Victus Spiritus


Probe: A fictional programming language

26 May 2010

This morning's riff is a beginning for a new programming language which may end up being a dialect or library of an existing language after I take a look at what I've written. I'll begin with an example of how I'd like code to look and function, and then wrap up with some design priorities and benefits. I would like a language that makes the process of learning easier and more streamlined. Probe stands for anything you want. At the moment for me probe stands for PROgram By Essel, PROgram BE, Produce Relational Ontologies By Example, and/or Pattern Refined Organization Born Easily :).

The following program will access an array of numerical signals (images, sound clips, etc) and identify an array of signal parameters. The specific example will be a list of images from the web.

[url1, url2, url3] => Stats

The brackets suggest a collection of things to be handled by the Stats object. The => isn't quite a passing operator. What it means is map what's on the left into the inputs of what's needed on the right. I like to think of it as the handshake, I hold out my hand and you figure out a way to shake it. A default flow will take priority if there are multiple mappings possible (with a warning?) and if no mappings are possible an error is raised and a doomsday countdown is initiated*.

Implicit Loops

Lets keep inventing as we go by looking into the Stats code.

     init( sig, proc )
         sig => proc > xout

Note that sig and proc can both be collections. The interpreter/compiler will determine if sig or proc are collections and expand code as needed. When doing automated tasks with programs, we tend to work with sets of things and run them all. We also want it to be trivial to process subsets when desired. My motto: Get our hands dirty now with a little upfront work to provide elegant readability to ourselves time and again later on. Can reading code be fun? I think so!

sig => proc > xout
Is equivalent to:


sig.each x
     proc.each y
         x => y >> xout

Let's spend some time looking at collections of collections. xout should have easy single index or multiple index access. The trick is that the output collection structure is determined by the looping on the fly.
So both xout.flat[0] and xout[0][0] are the result of
sig[0] => proc[0]
and xout.flat[1] and xout[0][1] are the result of
sig[0] => proc[1] assuming there are at least two processes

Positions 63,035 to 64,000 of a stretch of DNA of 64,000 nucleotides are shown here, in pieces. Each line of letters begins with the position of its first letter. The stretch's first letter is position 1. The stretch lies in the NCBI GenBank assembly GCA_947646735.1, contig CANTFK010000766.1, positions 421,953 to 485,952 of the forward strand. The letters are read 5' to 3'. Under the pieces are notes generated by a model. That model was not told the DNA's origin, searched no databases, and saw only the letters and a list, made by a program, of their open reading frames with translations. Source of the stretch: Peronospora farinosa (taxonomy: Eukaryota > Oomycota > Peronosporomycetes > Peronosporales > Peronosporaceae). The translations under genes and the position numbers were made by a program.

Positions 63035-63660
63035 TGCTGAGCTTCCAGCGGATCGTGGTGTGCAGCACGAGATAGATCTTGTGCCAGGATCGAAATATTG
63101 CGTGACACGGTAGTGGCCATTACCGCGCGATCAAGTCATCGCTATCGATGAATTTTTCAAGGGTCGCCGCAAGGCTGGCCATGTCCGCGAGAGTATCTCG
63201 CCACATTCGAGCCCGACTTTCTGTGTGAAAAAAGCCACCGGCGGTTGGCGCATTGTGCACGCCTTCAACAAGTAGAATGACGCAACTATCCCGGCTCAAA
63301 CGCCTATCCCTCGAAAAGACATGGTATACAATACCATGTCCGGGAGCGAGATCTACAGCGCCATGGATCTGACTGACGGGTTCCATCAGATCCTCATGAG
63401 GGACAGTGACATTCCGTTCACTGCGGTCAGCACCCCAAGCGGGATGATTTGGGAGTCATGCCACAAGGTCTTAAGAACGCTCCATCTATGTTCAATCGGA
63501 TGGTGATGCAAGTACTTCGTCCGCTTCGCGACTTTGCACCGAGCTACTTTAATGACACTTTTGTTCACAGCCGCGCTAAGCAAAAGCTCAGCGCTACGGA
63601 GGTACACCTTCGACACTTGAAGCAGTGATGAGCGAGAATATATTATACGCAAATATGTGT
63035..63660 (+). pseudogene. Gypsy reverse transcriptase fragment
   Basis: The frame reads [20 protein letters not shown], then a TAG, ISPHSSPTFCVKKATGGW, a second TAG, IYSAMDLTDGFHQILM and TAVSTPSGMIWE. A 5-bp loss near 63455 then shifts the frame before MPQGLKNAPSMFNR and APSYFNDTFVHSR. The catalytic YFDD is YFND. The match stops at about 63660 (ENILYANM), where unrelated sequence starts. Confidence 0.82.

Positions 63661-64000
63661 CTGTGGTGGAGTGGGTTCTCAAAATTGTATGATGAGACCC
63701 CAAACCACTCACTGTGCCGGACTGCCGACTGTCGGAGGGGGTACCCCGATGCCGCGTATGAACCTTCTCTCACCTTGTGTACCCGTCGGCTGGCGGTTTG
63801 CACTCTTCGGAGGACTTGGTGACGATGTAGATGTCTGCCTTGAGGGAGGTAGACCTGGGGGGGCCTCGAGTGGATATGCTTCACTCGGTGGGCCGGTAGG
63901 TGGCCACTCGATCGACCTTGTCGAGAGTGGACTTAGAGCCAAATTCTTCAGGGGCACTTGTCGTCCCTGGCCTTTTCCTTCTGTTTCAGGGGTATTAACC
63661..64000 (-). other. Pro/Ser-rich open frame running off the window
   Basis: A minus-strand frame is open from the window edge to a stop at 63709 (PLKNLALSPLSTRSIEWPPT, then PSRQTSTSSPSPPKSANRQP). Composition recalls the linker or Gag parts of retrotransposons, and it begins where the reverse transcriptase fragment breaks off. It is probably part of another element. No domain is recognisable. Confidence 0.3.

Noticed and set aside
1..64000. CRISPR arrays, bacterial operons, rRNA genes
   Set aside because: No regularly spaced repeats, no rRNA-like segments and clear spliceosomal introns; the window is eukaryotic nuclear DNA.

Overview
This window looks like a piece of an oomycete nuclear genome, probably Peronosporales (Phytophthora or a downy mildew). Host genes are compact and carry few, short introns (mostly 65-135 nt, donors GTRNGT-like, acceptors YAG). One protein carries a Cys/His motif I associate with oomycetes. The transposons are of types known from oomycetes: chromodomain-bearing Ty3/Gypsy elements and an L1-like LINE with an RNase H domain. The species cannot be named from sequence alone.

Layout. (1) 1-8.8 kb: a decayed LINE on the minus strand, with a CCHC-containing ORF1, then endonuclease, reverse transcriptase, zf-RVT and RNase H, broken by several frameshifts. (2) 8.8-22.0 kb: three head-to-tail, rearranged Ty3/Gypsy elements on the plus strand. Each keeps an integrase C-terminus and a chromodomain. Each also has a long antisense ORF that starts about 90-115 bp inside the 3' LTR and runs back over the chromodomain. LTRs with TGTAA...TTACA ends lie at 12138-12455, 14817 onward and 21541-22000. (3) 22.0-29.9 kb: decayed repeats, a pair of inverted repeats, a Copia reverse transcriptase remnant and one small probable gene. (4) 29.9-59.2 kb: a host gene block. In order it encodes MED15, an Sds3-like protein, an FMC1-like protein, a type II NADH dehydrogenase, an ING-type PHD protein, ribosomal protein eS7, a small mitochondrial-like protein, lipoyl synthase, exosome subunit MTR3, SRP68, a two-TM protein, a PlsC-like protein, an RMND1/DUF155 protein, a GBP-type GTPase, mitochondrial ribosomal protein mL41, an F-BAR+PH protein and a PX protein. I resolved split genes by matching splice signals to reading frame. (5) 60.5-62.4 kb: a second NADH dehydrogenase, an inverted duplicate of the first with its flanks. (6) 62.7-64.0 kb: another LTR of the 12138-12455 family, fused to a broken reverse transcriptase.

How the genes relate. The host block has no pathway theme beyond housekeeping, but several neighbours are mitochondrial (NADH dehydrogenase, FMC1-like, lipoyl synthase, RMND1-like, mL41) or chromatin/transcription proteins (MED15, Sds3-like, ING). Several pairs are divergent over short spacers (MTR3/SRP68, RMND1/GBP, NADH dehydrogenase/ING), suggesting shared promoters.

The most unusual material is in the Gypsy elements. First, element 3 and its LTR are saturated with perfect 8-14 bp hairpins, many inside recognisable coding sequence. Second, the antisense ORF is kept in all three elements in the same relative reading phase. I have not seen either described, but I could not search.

a * is born

Finding all the results in x that are processed sig[0] is easy, it's just xout[0]
Want to find all results in x that are processed by proc[0]?
It's incredibly liberating writing a programming language based on how I want it to be used without any concern for the hell I'll have to go through later to implement it. In a moment of need, a wild card is brought into the probe language. And of course xout[0][*] is the same as xout[0] in this simple 2D example. For higher dimensions this is not the case.

Process Subsets

Only want to process a subset?
sig[0] => proc > xout
sig[0] => proc[0]
there's also .first and .last access methods for collections so
sig[0] is sig.first and
sig.last is sig[sig.dim-1]

I like the idea of allowing symmetry in the data/processing flow if it's not too tricky to parse. So that:
x => proc > xout
is equivalent to
xout < proc <= x
The assignment operator = is the equivalent of a <, but not > (equals only works by assigning left).
xout = proc <= x
xout < proc <= x
are equivalent.

Let's dig a layer deeper with the process object

Norm : Process
     init sig
         sig => go > xout
     operator <= sig          
     go sig          
         sig => Std > xout
         sig => Sub(xout.mean) > temp
         temp => Div(xout.sigma) >> xout

init is a standard constructor name.
Add, Sub, Mult, Div, Std (Standard Deviation), and Norm (Sigma Normalization) are all standard library operators which can be overloaded and customized (all derive from Process, single inheritance as in Ruby is groovy with modules/mixins)

Benefits of the Language

There are many existent languages which share some or all of the aspects I'll outline below (i.e. Lisp is close), but there is a level of intimacy that comes from writing your own language that I wish to explore. The path forward is to imagine how it would look and work, and then back fill in the details as needed. Some high level language design priorities:

This is a top down approach to programming language design. None of the backend or implementation has been written nor have I have spent much time thinking over the advantages of JVM implementations, a C/Assembly backend, vs a dialect of Lisp.

*= Not enough severe negative reinforcement is used in programming. Probe seeks to rapidly enhance best coding practices ;).